This evening the image of an ordinary spigot came to mind, and I thought It woulld be fun to try drawing one. I searched Google images and found a blue-handled one. I changed the color of the wheel handle from blue to red to correspond to the spigot that I had initially imagined. There is nothing extraordinary about a spigot, except the name, which I’ve always liked for some reason, even before I watched the nervous and newly ordained Fr. Gerald, played by Rowan Atkinson, aka Mr. Bean, in Four Weddings and a Funeral (1994), utter a blessing in the “Name of the Father, and of the Son, and of the Holy Spigot.” Still, in the end, there is nothing extraordinary about a spigot no matter what color its handle is.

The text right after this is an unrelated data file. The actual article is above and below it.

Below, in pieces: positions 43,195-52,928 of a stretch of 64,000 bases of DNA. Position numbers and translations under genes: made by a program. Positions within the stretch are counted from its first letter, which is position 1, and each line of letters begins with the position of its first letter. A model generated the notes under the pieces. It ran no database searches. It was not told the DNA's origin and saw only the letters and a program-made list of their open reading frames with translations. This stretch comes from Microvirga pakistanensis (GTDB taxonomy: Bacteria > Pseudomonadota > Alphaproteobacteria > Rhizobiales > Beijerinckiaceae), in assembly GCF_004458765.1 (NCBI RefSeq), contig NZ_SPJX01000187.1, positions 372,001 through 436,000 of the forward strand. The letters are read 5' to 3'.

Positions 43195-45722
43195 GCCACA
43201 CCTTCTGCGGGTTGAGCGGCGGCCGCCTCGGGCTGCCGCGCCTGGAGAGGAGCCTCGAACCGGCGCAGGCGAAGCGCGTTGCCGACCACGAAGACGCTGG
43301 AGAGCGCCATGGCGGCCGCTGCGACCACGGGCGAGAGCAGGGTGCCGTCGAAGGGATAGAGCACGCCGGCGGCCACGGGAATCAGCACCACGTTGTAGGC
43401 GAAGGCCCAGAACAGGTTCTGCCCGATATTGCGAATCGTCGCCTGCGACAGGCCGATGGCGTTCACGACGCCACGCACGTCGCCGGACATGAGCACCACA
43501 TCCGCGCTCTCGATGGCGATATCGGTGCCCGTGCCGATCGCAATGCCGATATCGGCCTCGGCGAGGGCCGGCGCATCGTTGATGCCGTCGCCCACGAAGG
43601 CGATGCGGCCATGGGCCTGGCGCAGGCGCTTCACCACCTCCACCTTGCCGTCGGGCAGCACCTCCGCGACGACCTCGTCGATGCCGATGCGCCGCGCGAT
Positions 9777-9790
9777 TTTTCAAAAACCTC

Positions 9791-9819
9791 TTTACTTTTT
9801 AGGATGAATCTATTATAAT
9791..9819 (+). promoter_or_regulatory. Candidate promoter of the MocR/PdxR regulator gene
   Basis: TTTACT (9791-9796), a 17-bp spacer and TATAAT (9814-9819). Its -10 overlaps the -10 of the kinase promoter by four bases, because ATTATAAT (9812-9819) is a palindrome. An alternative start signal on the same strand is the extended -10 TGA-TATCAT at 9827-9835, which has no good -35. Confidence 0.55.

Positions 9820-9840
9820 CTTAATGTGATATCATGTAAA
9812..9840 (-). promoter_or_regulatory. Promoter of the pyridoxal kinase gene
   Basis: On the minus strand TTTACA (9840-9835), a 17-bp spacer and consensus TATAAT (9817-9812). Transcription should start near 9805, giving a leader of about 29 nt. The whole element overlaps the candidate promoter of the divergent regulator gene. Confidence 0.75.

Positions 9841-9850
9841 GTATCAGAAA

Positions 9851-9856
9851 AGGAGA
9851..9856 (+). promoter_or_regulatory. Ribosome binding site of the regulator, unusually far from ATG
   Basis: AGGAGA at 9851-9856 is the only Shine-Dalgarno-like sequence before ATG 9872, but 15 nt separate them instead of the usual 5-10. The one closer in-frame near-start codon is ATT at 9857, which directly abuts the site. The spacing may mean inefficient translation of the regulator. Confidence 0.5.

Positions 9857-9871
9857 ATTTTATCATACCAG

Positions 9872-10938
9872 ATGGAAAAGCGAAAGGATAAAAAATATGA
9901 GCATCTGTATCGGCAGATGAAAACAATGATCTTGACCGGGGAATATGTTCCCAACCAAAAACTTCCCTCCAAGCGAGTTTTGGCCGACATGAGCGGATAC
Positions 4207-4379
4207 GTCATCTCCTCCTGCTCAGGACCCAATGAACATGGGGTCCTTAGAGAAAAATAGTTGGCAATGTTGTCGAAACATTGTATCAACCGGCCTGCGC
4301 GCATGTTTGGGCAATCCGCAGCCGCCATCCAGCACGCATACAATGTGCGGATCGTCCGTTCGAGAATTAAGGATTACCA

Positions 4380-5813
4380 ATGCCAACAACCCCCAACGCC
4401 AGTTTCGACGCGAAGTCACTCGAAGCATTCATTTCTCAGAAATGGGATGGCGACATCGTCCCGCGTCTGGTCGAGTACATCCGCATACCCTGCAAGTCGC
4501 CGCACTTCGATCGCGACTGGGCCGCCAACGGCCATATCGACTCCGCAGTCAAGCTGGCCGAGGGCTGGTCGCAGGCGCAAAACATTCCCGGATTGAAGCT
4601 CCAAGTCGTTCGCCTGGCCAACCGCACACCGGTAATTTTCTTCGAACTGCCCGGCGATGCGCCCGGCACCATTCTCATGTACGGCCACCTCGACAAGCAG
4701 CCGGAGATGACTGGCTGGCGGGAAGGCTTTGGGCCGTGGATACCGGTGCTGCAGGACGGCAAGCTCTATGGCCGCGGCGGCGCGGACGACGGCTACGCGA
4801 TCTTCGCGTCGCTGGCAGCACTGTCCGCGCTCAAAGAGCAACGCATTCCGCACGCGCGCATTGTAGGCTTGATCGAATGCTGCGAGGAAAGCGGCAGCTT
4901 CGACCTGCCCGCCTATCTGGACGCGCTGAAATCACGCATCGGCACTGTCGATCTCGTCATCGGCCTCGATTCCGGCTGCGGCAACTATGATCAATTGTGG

I’m drawn to ordinary things. Recently, I drew the cart used by residents of Whiteline Lofts in Des Moines, Iowa. That there is only this one cart makes it extraordinary in some ways, ways that call my attention; and if I’m not entranced by, let’s say, a spigot or something, then, I offer my undivided attention.